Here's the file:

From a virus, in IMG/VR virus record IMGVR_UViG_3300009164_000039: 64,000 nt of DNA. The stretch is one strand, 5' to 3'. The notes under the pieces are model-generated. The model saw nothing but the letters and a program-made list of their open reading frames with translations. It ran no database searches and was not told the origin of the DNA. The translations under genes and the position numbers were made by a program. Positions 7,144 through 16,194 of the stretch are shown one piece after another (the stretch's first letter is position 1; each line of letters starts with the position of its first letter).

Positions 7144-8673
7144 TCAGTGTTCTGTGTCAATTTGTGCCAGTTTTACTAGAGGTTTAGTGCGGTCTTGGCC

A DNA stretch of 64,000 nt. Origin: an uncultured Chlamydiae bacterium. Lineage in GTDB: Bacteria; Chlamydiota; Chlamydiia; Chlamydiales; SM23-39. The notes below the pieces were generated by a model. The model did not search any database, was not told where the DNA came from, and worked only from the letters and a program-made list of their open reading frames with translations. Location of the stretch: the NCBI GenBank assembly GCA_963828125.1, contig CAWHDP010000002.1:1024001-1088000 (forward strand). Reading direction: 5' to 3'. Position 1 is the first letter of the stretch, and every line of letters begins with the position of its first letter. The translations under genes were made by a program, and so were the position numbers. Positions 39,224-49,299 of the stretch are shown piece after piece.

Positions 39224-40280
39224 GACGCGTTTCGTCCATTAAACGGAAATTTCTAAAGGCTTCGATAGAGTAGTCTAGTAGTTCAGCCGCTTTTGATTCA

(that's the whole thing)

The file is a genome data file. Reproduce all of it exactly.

From a virus, in IMG/VR virus record IMGVR_UViG_3300009164_000039: 64,000 nt of DNA. The stretch is one strand, 5' to 3'. The notes under the pieces are model-generated. The model saw nothing but the letters and a program-made list of their open reading frames with translations. It ran no database searches and was not told the origin of the DNA. The translations under genes and the position numbers were made by a program. Positions 7,144 through 16,194 of the stretch are shown one piece after another (the stretch's first letter is position 1; each line of letters starts with the position of its first letter).

Positions 7144-8673
7144 TCAGTGTTCTGTGTCAATTTGTGCCAGTTTTACTAGAGGTTTAGTGCGGTCTTGGCC

A DNA stretch of 64,000 nt. Origin: an uncultured Chlamydiae bacterium. Lineage in GTDB: Bacteria; Chlamydiota; Chlamydiia; Chlamydiales; SM23-39. The notes below the pieces were generated by a model. The model did not search any database, was not told where the DNA came from, and worked only from the letters and a program-made list of their open reading frames with translations. Location of the stretch: the NCBI GenBank assembly GCA_963828125.1, contig CAWHDP010000002.1:1024001-1088000 (forward strand). Reading direction: 5' to 3'. Position 1 is the first letter of the stretch, and every line of letters begins with the position of its first letter. The translations under genes were made by a program, and so were the position numbers. Positions 39,224-49,299 of the stretch are shown piece after piece.

Positions 39224-40280
39224 GACGCGTTTCGTCCATTAAACGGAAATTTCTAAAGGCTTCGATAGAGTAGTCTAGTAGTTCAGCCGCTTTTGATTCA